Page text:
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April 27, 2019
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Why in news?

The Supreme Court has directed the RBI to disclose certain information under the Right to Information (RTI) Act unless they are exempted under law.

What is the case on?

  • In a 2015 judgment, the Supreme Court had rejected the RBI’s argument that it could refuse information sought under the RTI.
  • RBI said this on the grounds of economic interest, commercial confidence, fiduciary (/trustee) relationship or public interest.
  • But the court had observed that there was “no fiduciary relationship between the RBI and the financial institutions”.
  • It emphasized that RBI had the statutory duty to uphold the interests of the public at large, the depositors, the economy and the banking sector.
  • The court thus held that the Reserve Bank could not withhold information sought under the RTI Act.
  • But RBI's November 2016 Disclosure Policy was found to be directly contrary to the court’s judgment of 2015.
  • In this regard, the Bench was hearing contempt petitions filed against the RBI for not complying with the 2015 judgment.

What was the information sought?

  • The petitioners had sought details pertaining to the RBI’s annual inspection reports of certain banks.
  • These include that of ICICI, AXIS, and HDFC Banks and State Bank of India, from 01.04.2011 to the date of filing of the RTI application.
  • Information relating to the Sahara Group of Companies and Bank of Rajasthan was also sought from the RBI.
  • The RBI did not provide information in view of the exemption from disclosure under Section 8(1)(a) and (b) of the RTI Act.
  • It said the disclosure was not in economic interest of the State and would also adversely affect the competitive position of the third party.
  • Separately, details of showcause notices and fines imposed by the RBI on various banks were also sought.

What is the current order?

  • The court has now given RBI a last opportunity to withdraw the disclosure policy.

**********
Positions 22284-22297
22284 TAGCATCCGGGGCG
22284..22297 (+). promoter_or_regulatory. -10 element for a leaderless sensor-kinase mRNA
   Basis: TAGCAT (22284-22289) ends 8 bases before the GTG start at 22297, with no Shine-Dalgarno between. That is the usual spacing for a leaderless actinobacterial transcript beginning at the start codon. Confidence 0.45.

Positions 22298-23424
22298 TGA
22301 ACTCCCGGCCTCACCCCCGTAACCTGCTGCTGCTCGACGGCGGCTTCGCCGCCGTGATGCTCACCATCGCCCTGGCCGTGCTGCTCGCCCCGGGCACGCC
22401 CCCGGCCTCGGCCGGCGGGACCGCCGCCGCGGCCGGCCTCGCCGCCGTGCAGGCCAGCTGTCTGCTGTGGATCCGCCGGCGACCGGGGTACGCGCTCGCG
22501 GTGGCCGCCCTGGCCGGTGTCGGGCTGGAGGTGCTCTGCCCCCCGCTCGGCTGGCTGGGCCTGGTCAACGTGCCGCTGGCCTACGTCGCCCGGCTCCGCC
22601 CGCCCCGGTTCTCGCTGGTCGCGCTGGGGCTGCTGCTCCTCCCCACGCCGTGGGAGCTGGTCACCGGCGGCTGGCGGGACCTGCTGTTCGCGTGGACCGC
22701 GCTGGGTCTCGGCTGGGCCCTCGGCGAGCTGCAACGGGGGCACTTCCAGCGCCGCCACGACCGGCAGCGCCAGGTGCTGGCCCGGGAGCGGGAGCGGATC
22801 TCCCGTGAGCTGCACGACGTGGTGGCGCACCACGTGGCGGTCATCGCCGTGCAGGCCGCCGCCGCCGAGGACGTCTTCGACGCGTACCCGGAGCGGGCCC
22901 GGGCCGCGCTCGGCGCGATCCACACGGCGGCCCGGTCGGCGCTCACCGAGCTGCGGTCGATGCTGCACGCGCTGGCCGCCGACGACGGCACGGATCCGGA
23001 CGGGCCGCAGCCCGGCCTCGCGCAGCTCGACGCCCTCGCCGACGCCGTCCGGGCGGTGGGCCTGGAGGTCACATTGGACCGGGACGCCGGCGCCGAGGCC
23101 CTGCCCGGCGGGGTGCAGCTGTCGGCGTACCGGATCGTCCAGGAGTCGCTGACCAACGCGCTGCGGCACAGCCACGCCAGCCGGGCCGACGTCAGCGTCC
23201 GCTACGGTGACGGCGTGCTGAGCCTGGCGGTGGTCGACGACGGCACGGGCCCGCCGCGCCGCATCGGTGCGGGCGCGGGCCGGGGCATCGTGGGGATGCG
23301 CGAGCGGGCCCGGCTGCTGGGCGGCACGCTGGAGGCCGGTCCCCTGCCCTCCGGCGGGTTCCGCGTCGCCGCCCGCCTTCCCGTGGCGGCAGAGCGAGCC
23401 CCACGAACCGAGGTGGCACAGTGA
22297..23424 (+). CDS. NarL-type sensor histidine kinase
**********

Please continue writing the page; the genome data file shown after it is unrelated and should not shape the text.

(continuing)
• This is in relation to the exemptions in the policy which are contrary to the directions issued by the court.
  • These include the list of wilful defaulters and annual inspection reports.
  • The court held that the RBI is duty-bound to comply with the provisions of the RTI Act and disclose the information.
  • The court however acknowledged that some matters of national economic interest could harm the national economy, particularly, if released prematurely.
  • E.g. information about currency or exchange rates, interest rates, taxes, proposals for expenditure or borrowing, foreign investments, etc

What is the implication?

  • The RBI will be required to provide annual inspection reports and other material (such as details of penalties) unless it is exempted under law.
  • This will provide greater transparency about the affairs of banks.
  • Greater bank disclosures do help investors and depositors, but it can have unintended consequences as well.
  • Information contained in RBI annual inspection reports relating to banks is highly sensitive.
  • The central bank through these efforts tries to ensure that the banking system remains smooth with minimum disruptions.
  • So the court order has the potential to affect the regulatory process of the RBI.

 

Source: Indian Express, The Hindu

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